One of my favorite fantasy writers is Glen Cook. I will do later posts about some of his other, lesser known works and focus this post on The Black Company novels. They follow the exploits of the “last of the free companies of Khatovar”, a mercenary company perpetually in an ugly dilemma. The first eponymous novel The Black Company begins with the company in the employ of a tyrant on his way out of power and the company trying to figure an honorable way out of their contract. An emissary and powerful sorcerer from the north offers them a commission. That is only possible once the company’s current bond holder meets an unfortunate ending at the claws of an ancient monster that is released from a long entombment on hill overlooking the city. The goes from the frying pan into the fire when they learn that they have just been employed by a nearly goddesslike sorceress known only as The Lady.
Unlike many fantasy novels, the Black Company is a gritty story told from the point of view of a character who is a guy on the ground, in the trenches so to speak. The narrator, Croaker, is the company’s surgeon and annalist. The annalist is an important office within company because they record the history of the company and counsel the captain to maintain the honor and traditions of the company. The company’s successes usually involve trickery, deceit and guile. They never fight fair and if they can humiliate a foe while killing him, all the better. While Croaker does end up getting mixed up with most powerful characters in the story, he always retains his soldierly voice and characteristics.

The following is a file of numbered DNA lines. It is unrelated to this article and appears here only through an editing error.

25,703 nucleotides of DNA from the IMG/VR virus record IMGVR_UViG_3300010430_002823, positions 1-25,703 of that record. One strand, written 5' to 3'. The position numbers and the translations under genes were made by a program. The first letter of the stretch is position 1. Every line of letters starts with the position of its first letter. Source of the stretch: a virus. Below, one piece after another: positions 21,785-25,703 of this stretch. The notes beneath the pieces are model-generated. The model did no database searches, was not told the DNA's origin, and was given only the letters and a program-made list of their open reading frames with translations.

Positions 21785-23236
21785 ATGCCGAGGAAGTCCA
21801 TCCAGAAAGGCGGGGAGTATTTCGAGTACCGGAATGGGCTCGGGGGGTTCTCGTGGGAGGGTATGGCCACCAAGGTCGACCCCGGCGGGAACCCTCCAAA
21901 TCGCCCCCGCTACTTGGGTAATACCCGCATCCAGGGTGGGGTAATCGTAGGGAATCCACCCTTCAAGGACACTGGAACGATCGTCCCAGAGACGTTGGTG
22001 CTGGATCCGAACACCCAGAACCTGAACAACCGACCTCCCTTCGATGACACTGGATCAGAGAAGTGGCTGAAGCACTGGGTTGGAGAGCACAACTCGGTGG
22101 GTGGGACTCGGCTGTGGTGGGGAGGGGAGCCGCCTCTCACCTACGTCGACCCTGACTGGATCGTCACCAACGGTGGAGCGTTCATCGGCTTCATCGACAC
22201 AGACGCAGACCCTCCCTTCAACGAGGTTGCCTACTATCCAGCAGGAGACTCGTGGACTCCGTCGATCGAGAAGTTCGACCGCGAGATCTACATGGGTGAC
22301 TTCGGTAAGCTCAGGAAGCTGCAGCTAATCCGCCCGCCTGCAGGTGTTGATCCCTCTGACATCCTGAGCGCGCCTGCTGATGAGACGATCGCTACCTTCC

The magic in Black Company is more free form and doesn’t seem to have a lot of rules other than the fact that wizards have to spend a great deal of effort and time preparing their magic before they can finally unleash it. Once a particular application of magic has been developed, it is far easier to put into use later on. The wizards of the Black Company frequently use illusion magic to confuse or bait their foes, have some faculty with healing though it is limited, and construct or enchant weapons for a specific purpose or foe.
More often than not, the company finds itself on the edge of extinction and with difficult dilemmas to deal with. Rarely do they have a clear path in front of them. Always, the company captains have to decide which option is the least bad one to take. They often have powerful enemies and powerful employers who they can’t trust. Once they take a commission, they see it through to the end. They are disciplined professionals and very skilled at their work. Their skill makes them feared and respected.
What I like the most is that the series has characters who are flawed, in a bad situation but trying to do the right thing, as they see it. Croaker can be grouchy, and blind to his own shortcomings, especially in the later books. The company’s wizards are bootleggers, smugglers, card cheats and practical jokers. Most of the company’s soldiers have their own moral and professional failures, but all of them would sacrifice themselves (and many do) for their brothers. As a Marine Corps veteran, that read the most true to me. They are very enjoyable books with memorable characters who behave the way I would think a real person would behave in the situations they find themselves in.
I highly recommend these for any fan of fantasy fiction.